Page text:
Vohrer and Löb made their auspicious debut in 1961 with The Dead Eyes of London (Die Toten Augen von London), a film widely considered to be the finest Edgar Wallace production ever made, and perhaps the closest the form ever came to genuine horror. Based on a Wallace story that had already been adapted as The Dark Eyes of London (1939) with Bela Lugosi, the German version stars Joachim Fuchsberger as a Scotland Yard detective trying to solve a wave of murders committed by a gang of blind criminals as part of a life insurance scam. The victims are all short-sighted, rich businessmen drawn into the fog-bound rabbit warren of the London back streets – where the blind killers have the advantage – and subsequently drowned. Vohrer and Löb exploit the horrific potential of the material to the hilt, painting a portrait of London as a city of perpetual fog and darkness, where the shadows are deep enough to hide a monster in – even a monster the size of ‘Blind Jack’, an enormous creature played by Ady Berber. In the 1940s and 50s Berber had been a professional wrestler, before retiring and moving into films, where his hulking frame and lopsided grin made him an ideal monster. Berber appeared in several Edgar Wallace films, and his roles are among the most morally complex in the entire genre. Although he sometimes behaves like a monster, he is always depicted as being mentally disabled, and is often abused or manipulated by the villains, which makes him a more sympathetic character than the majority of the criminals. In The Dead Eyes of London, Blind Jack is only a minion, being controlled by a man who poses as a priest running a home for the blind. His tenants are being bullied into carrying out his schemes under threat of death. Wallace Krimis often feature low-level crooks in similar positions, who frequently end up as victims before they can ‘do the right thing’ and inform the police. In contrast, the main villains are ruthless and greedy, without a shred of decency or compassion.

Still a criminally (no pun intended) overlooked strand of European cult cinema, the Edgar Wallace Krimis deserve to be rediscovered, and this may be helped by the handful of ground-breaking articles written on the subject, not to mention a series of recent, high-profile German DVD releases, some of them with English subtitles and audio tracks, which will allow international audiences to sample the considerable pleasures to be found in these exceptional films.

This article was first published in the Winter 09 print issue of Electric Sheep Magazine.

Jim Harper

A Special Klaus Kinski Film Jukebox by Raechel Leigh Carter

Raechel Leigh Carter

Raechel Leigh Carter fronted mid-90s pop band Baby Birkin, a band styled around the works of Serge Gainsbourg and his muse Jane Birkin (plus the occasional Françoise Hardy, France Gall and Brigitte Bardot song), who released a Russell Senior-produced album on Dishy as well as numerous singles. Raechel also contributed vocals to Mike Alway’s faux-psych band Sunshine Day and to cult band Piano Magic. A Klaus Kinski obsessive, she now runs the Du Dumme Sau blog that, even if you’re not a particular fan of Klaus, is very entertaining and will surely lead to a hunt for the featured films. Over to Raechel… Delia Sparrer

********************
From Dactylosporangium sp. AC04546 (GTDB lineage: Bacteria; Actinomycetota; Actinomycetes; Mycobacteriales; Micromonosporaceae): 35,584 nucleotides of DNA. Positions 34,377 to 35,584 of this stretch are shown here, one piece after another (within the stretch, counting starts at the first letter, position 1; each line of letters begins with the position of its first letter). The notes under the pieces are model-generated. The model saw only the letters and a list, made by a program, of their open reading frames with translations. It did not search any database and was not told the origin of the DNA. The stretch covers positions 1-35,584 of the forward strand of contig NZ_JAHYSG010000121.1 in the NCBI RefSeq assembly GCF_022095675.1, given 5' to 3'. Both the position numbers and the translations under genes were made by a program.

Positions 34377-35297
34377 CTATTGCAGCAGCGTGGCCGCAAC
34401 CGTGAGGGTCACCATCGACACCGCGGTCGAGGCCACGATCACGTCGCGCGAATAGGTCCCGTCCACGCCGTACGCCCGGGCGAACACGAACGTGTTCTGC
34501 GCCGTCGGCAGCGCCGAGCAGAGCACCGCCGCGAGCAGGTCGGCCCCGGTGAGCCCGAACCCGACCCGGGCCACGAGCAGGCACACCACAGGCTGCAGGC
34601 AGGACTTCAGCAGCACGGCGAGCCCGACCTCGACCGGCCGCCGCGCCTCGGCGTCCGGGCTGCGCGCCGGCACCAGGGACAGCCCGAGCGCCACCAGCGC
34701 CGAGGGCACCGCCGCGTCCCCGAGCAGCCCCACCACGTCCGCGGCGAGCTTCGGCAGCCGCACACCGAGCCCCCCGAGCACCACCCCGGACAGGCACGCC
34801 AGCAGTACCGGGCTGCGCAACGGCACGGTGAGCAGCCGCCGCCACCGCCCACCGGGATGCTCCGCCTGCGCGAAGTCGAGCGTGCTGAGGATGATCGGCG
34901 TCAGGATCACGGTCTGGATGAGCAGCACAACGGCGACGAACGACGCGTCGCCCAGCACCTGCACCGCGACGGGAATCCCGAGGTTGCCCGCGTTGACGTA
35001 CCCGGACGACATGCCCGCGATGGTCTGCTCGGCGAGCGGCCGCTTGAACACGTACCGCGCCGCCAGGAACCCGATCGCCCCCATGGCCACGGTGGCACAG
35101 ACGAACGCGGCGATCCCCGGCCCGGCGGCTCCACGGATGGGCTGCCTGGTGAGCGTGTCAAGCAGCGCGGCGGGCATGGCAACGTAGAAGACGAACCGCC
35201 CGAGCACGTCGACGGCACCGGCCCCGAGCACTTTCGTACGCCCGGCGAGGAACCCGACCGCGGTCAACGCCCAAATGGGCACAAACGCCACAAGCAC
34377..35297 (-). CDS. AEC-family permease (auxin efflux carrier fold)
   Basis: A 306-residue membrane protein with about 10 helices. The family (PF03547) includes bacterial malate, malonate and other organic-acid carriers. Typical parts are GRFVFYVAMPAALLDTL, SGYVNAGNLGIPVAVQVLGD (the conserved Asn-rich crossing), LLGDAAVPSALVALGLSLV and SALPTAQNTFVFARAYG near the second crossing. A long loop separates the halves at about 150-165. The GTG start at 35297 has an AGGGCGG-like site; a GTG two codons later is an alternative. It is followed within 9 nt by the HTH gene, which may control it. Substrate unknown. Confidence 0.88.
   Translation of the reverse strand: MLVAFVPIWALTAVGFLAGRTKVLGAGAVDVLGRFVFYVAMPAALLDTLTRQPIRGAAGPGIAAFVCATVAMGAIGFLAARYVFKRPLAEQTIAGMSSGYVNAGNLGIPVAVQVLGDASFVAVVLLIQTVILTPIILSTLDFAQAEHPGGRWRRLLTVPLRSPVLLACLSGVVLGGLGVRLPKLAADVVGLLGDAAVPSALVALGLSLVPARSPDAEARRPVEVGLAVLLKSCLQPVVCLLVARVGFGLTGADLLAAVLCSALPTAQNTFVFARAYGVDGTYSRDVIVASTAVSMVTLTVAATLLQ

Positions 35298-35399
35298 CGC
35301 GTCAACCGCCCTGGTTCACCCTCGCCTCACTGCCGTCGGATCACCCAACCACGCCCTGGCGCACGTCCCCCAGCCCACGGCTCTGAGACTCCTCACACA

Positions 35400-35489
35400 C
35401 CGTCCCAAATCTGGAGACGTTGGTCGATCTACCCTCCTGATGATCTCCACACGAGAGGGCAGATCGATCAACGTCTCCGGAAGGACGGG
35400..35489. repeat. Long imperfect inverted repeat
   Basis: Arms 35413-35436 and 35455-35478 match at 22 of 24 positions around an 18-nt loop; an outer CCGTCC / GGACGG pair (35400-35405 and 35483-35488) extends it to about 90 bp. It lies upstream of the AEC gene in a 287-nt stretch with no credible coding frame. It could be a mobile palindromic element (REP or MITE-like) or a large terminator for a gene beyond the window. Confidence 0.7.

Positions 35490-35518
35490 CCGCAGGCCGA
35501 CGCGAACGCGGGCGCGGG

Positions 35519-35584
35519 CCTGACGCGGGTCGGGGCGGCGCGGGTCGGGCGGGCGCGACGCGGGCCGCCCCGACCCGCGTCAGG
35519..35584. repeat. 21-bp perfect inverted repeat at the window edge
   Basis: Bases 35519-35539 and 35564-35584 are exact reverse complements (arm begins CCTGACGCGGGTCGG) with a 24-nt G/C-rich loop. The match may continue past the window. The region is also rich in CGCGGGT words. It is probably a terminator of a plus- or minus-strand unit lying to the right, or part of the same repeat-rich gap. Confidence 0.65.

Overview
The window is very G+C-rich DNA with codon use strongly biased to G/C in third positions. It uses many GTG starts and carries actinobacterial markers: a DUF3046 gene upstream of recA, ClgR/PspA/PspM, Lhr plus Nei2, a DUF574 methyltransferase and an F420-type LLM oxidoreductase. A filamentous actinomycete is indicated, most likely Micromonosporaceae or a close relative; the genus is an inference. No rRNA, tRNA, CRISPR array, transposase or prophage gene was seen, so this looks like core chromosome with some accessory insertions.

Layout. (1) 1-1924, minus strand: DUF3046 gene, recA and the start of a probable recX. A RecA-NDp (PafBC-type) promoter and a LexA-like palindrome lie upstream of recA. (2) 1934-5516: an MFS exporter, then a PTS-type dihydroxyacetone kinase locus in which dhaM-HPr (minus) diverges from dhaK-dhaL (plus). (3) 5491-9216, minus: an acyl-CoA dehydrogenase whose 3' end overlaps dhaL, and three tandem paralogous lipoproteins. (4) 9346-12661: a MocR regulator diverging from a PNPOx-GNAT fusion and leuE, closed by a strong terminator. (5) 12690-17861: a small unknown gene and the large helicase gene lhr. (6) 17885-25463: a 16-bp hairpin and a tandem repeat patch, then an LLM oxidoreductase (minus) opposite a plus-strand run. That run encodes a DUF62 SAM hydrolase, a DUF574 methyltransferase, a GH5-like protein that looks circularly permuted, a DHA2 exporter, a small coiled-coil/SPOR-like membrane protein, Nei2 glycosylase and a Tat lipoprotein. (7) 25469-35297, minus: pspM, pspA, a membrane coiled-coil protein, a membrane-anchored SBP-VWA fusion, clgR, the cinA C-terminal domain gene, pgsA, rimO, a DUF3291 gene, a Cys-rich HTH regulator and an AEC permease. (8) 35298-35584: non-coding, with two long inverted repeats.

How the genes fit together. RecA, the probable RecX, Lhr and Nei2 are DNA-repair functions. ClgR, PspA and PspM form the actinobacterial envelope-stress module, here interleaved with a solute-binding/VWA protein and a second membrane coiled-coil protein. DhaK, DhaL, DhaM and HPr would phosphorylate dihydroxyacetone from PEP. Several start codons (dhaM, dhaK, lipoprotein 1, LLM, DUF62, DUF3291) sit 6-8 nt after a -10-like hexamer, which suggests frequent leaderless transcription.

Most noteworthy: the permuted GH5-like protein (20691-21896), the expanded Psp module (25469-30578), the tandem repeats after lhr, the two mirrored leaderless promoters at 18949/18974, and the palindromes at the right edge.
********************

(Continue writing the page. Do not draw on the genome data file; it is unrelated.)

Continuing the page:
Most people remember Klaus Kinski solely for his five collaborations with Werner Herzog and there’s a tendency to write off the rest of his film work; considering that he acted in between 100 and 200 films (no one really knows the exact number), that’s a lot of work to write off. And while there’s a lot of trash among his filmography, if you look closely (and I do) there are quite a few gems there too. Here’s ten lesser known Klaus Kinski films I’d recommend:

1. Kinski Paganini (1989)
Klaus directed himself in this film, which was his final film before he died in 1991. Klaus had an affinity with the virtuoso ‘devil violinist’ Niccol&#242 Paganini and was driven to create this movie, which he wrote, directed and starred in. There’s genius, there’s sex, there’s hero-worship, there’s craziness. Klaus proved Werner Herzog wrong by filming a script that Herzog had deemed to be ‘unfilmable’ and making it into a stylish and very personal work of art.

2. The Great Silence (1968)
This is a fabulous Italian Western, which I can’t recommend enough. Klaus plays Loco, a bounty killer looking for outlaws in the Nevada mountains, who finds himself being pursued by a mute gunman (il grande silenzio) looking for revenge. The path is paved with corpses. See this film now!

3. Footprints on the Moon (1975)
Florinda Bolkan’s character Alice suffers from memory loss, nightmares about a film called Footprints on the Moon and feelings of paranoia and persecution. Klaus plays the bad Professor Blackmann, who, while although little seen, has a lot to do with Alice’s state of mind. There’s beautiful cinematography, a great soundtrack and the perfect cast in this incredibly stylish thriller.

4. Lifespan (1975)